Thursday January 13th, 2011

The exercise:

Let's see what happens we when write about: coyotes.

Mine is very loosely based on a dream I had last night, after hearing the local coyotes rather close to the cabin just before bed.

We went up to Penticton today to do some shopping and brought back most of what's left to be done around here - curtain rods for the kitchen and living room windows, a light fixture for the front porch light, and some things for the bathroom. I'm hoping to pick up the washer and dryer tomorrow, but I haven't had any confirmation that they've arrived yet.

Tonight I booked our rental car for our second week in Jamaica. Sweeeet.


When day fled before night, they would lock their doors and keep the hungry fireplace fed, making sure there was enough wood inside to last until day's return. They would huddle together beneath blankets, drinking warm drinks and thinking happy thoughts, as darkness devoured the land beyond their walls.

And all the while, no matter how hard they tried to do otherwise, they would listen. Their eager ears were rarely disappointed.

The coyotes would descend from their diurnal hiding places in the hills, yipping and barking and howling, their numbers unknowable. They would circle the house, sniffing at the windows, scratching at the doors, seeking a way inside. Their hunger was palpable.

The man and woman would hold each other close, hardly daring to breathe until the beasts moved on to the next home on their nightly route. Once the sounds outside stopped, they would smile, perhaps allow a nervous laugh to escape their lips, and then go to their beds.

But one night the man was particularly tired after a long day's work and he fell asleep in his workshop. He woke when his wife called his name, startled to find that the day was already receding. He hurried into his home and locked the door behind him. It wasn't until after the coyotes arrived that he realized they would not have enough wood to last the night.

So he waited until they had moved on, standing at his window and staring hard into the night, searching for movement. When enough time had passed without any indication of their presence, he donned his coat and gloves and slipped outside.

It was difficult to move silently, with the snow crunching beneath his boots, but the wood pile was not far. He quickly filled his bucket with all that it could carry, his breath fogging the air before him, and turned back to the house.

Only to find them waiting for him.


Greg said...

You're getting ever closer to finishing the cabin! Although, I suspect it won't be long after you're finished before you break something -- I hope it's small and easily replaceable!
So, in this dream, were you the man or a coyote? It's a really effective piece of writing, the scene's vivid, and the feeling of cold and isolation comes across well. The last sentence, though not unexpected, delivers its punch reliably. Oh, and I'm rather fond of the word diurnal myself :)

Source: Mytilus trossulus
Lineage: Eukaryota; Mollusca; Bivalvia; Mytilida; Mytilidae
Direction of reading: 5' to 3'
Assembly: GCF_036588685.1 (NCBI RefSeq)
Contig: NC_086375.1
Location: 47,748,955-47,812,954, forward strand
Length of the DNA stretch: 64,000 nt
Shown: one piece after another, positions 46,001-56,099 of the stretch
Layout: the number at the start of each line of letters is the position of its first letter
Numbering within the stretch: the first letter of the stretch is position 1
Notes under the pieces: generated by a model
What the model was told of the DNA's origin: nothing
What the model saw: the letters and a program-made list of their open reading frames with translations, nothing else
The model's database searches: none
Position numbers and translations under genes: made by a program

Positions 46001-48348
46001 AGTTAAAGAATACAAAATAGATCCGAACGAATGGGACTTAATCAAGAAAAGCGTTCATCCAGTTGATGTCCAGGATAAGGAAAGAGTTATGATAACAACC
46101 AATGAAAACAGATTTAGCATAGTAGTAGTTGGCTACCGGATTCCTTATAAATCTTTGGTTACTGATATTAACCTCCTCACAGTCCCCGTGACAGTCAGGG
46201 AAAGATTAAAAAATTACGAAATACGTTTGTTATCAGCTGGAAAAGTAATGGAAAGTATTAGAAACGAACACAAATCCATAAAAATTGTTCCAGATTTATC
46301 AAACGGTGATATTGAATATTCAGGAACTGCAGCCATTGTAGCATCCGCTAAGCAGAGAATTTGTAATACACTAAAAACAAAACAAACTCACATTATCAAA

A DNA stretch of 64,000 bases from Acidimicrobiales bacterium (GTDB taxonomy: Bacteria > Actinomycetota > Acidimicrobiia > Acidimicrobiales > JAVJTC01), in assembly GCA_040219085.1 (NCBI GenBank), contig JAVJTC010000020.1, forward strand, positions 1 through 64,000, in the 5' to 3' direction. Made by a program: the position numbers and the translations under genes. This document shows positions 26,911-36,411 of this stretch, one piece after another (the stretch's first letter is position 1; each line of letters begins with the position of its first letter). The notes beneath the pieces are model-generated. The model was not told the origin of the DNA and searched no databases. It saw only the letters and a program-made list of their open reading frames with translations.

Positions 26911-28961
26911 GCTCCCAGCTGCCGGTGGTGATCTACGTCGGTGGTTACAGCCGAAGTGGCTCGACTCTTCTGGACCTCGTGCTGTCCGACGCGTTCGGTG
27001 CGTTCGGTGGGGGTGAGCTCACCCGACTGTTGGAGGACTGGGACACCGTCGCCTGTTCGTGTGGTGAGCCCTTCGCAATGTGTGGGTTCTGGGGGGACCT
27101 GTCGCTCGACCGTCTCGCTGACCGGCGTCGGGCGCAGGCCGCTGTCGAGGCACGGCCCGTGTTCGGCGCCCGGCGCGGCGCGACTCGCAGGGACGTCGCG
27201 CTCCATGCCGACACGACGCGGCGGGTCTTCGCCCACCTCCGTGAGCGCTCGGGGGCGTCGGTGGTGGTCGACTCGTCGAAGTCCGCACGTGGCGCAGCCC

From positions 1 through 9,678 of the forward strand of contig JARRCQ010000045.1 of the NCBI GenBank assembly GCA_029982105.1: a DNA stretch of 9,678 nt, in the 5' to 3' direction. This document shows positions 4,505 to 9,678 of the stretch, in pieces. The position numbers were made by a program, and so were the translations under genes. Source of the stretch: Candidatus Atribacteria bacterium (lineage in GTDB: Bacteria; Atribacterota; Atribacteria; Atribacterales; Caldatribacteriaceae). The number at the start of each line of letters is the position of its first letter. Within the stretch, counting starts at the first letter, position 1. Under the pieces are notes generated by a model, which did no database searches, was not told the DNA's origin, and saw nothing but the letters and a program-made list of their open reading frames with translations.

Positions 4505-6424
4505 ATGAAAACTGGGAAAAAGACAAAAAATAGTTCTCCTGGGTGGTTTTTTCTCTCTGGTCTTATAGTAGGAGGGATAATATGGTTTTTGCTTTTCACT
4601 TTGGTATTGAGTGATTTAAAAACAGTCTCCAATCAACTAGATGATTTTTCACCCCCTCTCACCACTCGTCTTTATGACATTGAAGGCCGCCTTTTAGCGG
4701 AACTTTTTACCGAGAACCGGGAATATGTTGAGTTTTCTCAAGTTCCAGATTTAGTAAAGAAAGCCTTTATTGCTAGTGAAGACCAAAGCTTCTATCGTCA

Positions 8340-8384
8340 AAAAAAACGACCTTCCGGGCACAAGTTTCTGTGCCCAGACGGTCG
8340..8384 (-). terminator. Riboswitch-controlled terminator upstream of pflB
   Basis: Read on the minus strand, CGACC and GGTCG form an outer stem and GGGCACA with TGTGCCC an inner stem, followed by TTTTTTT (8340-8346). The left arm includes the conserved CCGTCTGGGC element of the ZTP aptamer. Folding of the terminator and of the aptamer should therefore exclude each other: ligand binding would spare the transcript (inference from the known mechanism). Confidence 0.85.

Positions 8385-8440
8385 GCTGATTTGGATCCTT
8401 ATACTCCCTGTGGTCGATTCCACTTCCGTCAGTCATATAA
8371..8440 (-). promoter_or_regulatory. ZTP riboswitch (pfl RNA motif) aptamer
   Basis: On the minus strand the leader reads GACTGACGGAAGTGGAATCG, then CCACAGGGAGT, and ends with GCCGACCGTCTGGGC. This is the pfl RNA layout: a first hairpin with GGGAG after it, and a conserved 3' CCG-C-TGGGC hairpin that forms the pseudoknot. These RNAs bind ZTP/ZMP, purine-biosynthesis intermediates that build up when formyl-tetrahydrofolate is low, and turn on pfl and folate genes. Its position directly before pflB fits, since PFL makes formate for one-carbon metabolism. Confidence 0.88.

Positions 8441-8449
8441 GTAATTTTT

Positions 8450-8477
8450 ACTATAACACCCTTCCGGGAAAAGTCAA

Dr. Septopus struggled against the ropes that the Assassin had used to tie him up. Ordinarily he would have expected his tentacles to tear and rip the rope apart like so much wet cotton, but he felt oddly weak, and he didn't seem to quite have the fine motor control he was used to. He rolled around in the snow, unwittingly creating the ugliest, most obese snow angel thinkable.
His clothes were wet through and the cold was starting to sink into his (usually clammy) skin before the ropes started to give a little. Heartened, though still slightly worried about the thin film of ice that was forming on his face and encroaching on his beak, he relaxed, gathering strength to break free.
A short distance away, a coyote howled.
Dr. Septopus went rigid with fear and held his breath, listening for the crackle of approaching paws through the snow. For several heartbeats there was no sound, then the howl came again. Closer.
Dr. Septopus spasmed, desperate now to rip free from his bonds. The ropes gave a little more, then seemed to find resilience from somewhere. He tried to clack his beak, but the ice-film had sealed over his face while he was holding his breath, and he couldn't move it. Or breathe.
As his vision started to darken at the edges and his struggles became weaker, the coyote howled once more, closer still.

Zhongming said...

Marc, Greg, Great writing as usual, i enjoyed reading what you have written :)


Coyotes (Continuation from the snowy woods)

Memo of day twelve, 12.05am Sunday, 1st Feb 2000.

I woke up after having a terrible dream of being consumed by numerous number of gray wolfs which belongs to coyote family.

In the dream, I found the key that Ronnie hid before he fell helplessly into the hands of the enemy. I was trapped in the cave after I remove the key that Ronnie hid in the fourth space. That split second of time did little help to assist me in pushing that button after I’ve removed the brick from the wall. Some sort of mechanism managed pulled a long swanky tune before a loud crank saw the floor being separated into two halves. That’s exactly how I went a level deeper into the cave.

In the basement of the cave, things look very normal. There’s plenty of guest room. Too many that it appeared just like a maze. I almost forgot that my mission was to rescue Ronnie and anybody there. I’m sure the owner or designer of this place like to play chess. It’s checked everywhere even the walls and ceiling. I feel dream-like when I walked around the place. So I decided to open one of the guest rooms to see what’s actually in there.

Nightmare begins right after I release the handle…

I was bitten to death, little I could do even I remember that I struggled to the best of my ability.

Full of sweat and my heart was racing as I come back to my senses. Stretching my head and thinking what I’ll have to do to find the “pearl of amulet”…

Anonymous said...